Why Amazon pilots have to lie about where they land

By Tim Whewell and Jéssica Cruz
BBC World Service, Brazil

Three months ago, eight people disappeared on a flight deep in the Amazon. Small planes are often the only way to get around – but because most landing strips are unofficial, pilots have to lie about where they are flying. And this means that when planes go missing, it can be unclear where to look for them.

It was a few minutes after midday on 2 December last year when Paulo Tridade suddenly heard the tense, urgent voice of his fellow pilot Jeziel Barbosa de Moura, on a crackly plane-to-plane radio.

“Paulo,” he said, “It looks like I’ve lost a cylinder. There’s oil leaking on to the windscreen. I’m going to land at Independência.”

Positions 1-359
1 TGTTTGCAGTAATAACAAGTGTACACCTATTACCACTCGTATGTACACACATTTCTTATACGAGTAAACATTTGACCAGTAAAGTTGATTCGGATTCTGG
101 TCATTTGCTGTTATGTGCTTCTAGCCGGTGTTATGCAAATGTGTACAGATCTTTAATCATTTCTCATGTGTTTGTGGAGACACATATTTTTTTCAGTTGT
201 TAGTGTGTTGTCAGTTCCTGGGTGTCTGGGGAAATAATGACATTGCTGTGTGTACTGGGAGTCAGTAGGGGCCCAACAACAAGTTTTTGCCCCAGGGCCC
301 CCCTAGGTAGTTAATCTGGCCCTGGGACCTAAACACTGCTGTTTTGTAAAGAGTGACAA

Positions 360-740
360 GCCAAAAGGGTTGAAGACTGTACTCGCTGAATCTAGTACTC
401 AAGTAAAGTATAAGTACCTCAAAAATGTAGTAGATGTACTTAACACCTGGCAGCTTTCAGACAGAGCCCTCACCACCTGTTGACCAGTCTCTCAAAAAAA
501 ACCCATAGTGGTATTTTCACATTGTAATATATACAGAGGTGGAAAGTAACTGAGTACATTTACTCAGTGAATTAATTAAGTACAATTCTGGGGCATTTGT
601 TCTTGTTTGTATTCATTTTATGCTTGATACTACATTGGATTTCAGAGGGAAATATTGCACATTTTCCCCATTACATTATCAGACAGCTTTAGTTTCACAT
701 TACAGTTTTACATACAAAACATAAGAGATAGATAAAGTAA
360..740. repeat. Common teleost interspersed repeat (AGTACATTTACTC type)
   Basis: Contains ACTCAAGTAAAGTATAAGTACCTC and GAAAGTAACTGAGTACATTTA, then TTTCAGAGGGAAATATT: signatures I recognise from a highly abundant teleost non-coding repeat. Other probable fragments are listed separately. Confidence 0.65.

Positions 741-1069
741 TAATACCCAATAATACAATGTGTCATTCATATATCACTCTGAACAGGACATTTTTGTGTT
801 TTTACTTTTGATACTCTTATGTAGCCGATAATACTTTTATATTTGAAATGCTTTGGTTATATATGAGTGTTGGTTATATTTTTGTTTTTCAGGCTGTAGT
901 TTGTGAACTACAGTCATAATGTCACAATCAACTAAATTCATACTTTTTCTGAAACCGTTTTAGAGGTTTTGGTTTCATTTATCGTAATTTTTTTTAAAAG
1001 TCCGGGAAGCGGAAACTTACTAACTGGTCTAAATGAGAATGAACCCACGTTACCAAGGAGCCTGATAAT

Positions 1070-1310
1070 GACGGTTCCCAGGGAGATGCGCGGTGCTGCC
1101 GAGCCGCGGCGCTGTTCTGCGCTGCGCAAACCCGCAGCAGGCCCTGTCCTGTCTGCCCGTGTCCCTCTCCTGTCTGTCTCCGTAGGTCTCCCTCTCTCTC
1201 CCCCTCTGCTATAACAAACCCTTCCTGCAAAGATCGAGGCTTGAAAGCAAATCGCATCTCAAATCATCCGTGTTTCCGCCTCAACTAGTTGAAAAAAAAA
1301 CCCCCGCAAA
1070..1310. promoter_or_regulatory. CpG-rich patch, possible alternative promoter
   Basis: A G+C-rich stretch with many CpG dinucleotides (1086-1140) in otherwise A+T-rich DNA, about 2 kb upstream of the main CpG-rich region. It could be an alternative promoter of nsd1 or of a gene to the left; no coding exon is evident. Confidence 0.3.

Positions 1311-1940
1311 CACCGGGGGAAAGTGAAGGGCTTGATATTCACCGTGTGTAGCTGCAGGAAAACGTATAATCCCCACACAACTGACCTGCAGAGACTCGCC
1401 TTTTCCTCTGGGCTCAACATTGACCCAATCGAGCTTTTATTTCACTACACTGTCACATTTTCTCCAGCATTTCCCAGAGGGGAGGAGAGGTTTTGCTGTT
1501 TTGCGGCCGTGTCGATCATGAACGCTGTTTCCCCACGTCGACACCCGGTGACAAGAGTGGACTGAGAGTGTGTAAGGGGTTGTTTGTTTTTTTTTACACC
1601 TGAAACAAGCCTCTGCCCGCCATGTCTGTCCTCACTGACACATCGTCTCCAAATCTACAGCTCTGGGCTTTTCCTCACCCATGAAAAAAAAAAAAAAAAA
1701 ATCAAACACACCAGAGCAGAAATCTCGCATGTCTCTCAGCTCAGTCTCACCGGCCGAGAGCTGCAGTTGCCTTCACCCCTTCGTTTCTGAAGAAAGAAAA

Paulo, also in the sky over the Amazonian rainforest, 22 minutes’ flying time away, tried urgently to dissuade him: “No, you can’t,” he said. “There’s no longer any landing strip there; it was abandoned 15 years ago. Aim for the river, the Parú, instead – try to land on water.”[…]


Source: Why Amazon pilots have to lie about where they land


About agogo22

Director of Manchester School of Samba at http://www.sambaman.org.uk
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